This fall, Hamilton County will reimplement mandatory school bus emergency evacuation drills with students, a safety precaution that has been neglected for an indefinite period of time.
Although bus drivers have been trained in emergency evacuation processes, no physical drills with students were conducted last year, said Mike Quinn, Chattanooga manager for Durham School Services, which supplies approximately 80 percent of drivers in the Hamilton County school system. Durham drivers will now be required to practice emergency evacuation drills with elementary students twice per year, said Quinn.
Hamilton County Department of Education Transportation Supervisor Ben Coulter said independent contract drivers will also likely be required to perform the drills with elementary students. Emergency evacuation drills are not required by law in the state of Tennessee and Hamilton County Department of Education officials are unsure of when the drills were most recently required by drivers.
No drills will be required with middle and high school students or before field trips, said Quinn.
Venita Jensen, former Durham School Services of Chattanooga Safety Committee member and Hamilton County bus driver for four years, said during her tenure with the county she physically practiced an emergency evacuation drill with other drivers once, but never with students.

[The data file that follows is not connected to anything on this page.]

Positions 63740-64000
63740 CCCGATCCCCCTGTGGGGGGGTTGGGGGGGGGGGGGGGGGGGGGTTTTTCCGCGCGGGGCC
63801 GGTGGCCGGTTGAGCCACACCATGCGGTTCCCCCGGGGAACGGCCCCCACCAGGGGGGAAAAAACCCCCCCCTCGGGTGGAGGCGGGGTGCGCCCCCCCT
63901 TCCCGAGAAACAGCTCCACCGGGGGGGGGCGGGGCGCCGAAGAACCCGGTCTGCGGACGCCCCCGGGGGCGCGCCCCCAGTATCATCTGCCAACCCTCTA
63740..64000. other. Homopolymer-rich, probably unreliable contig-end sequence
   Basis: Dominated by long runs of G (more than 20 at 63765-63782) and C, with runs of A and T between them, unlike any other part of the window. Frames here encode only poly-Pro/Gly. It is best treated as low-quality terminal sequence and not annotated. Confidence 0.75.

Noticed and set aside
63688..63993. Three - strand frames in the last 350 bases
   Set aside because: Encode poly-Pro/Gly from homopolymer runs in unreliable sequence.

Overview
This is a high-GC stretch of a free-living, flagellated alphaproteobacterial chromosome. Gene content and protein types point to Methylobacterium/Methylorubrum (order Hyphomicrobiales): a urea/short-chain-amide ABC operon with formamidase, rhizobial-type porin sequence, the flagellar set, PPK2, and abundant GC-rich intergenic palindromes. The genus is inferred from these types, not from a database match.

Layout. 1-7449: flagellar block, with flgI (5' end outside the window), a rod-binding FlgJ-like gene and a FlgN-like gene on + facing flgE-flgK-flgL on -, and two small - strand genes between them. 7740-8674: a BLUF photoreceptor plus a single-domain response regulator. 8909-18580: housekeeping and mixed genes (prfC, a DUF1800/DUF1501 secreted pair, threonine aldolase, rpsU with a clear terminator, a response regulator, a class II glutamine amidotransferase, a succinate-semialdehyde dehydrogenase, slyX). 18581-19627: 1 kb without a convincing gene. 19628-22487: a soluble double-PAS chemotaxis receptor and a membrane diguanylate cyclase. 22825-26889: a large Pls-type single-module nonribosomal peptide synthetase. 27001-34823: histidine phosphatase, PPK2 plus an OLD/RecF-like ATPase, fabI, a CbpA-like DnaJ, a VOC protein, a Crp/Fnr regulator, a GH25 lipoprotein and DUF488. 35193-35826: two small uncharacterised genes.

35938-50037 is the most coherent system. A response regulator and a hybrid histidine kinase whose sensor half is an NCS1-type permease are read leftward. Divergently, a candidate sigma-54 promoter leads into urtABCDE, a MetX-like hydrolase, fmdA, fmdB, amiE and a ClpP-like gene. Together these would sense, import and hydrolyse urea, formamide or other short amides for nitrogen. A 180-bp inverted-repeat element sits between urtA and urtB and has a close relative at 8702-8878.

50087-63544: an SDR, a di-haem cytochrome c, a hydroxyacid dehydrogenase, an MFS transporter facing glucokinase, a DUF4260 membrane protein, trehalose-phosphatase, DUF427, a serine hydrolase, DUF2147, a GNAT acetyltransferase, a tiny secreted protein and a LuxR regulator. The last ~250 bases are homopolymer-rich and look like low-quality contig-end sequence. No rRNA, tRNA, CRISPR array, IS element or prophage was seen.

"It took a huge accident in Nebraska for them to change their thinking," she said. "I would hate to see that happen here."
Jensen, who was driving a Nebraska school bus in 2001 when a fatal school bus accident caused four fatalities, said she was surprised that Hamilton County did not require emergency evacuation drills. According to her, studies show that in an emergency, drivers only have 1.5 seconds per passenger to safely evacuate the bus.
After the bus accident in Nebraska, Jensen said the state began requiring a rear door evacuation drill before every field trip and before the start of any sports season where students would be transported by bus. A timed and evaluated drill where the driver was blindfolded to simulate the effects of smoke from an engine fire was also required in addition to the regularly scheduled emergency evacuation drills for regular bus riders in elementary, middle and high school.
Jensen said during her tenure with Hamilton County, she never evacuated students in an emergency situation but has seen evacuations caused by heat.
"It was obvious they had never practiced and the kids didn't understand the danger," said Jensen. "It's like telling someone how to play a piano, but until they do it, they don't understand."
According to Coulter, evacuations in Hamilton County are rare; the only engine fire during his tenure was two years ago and there weren't any students on the bus, he said.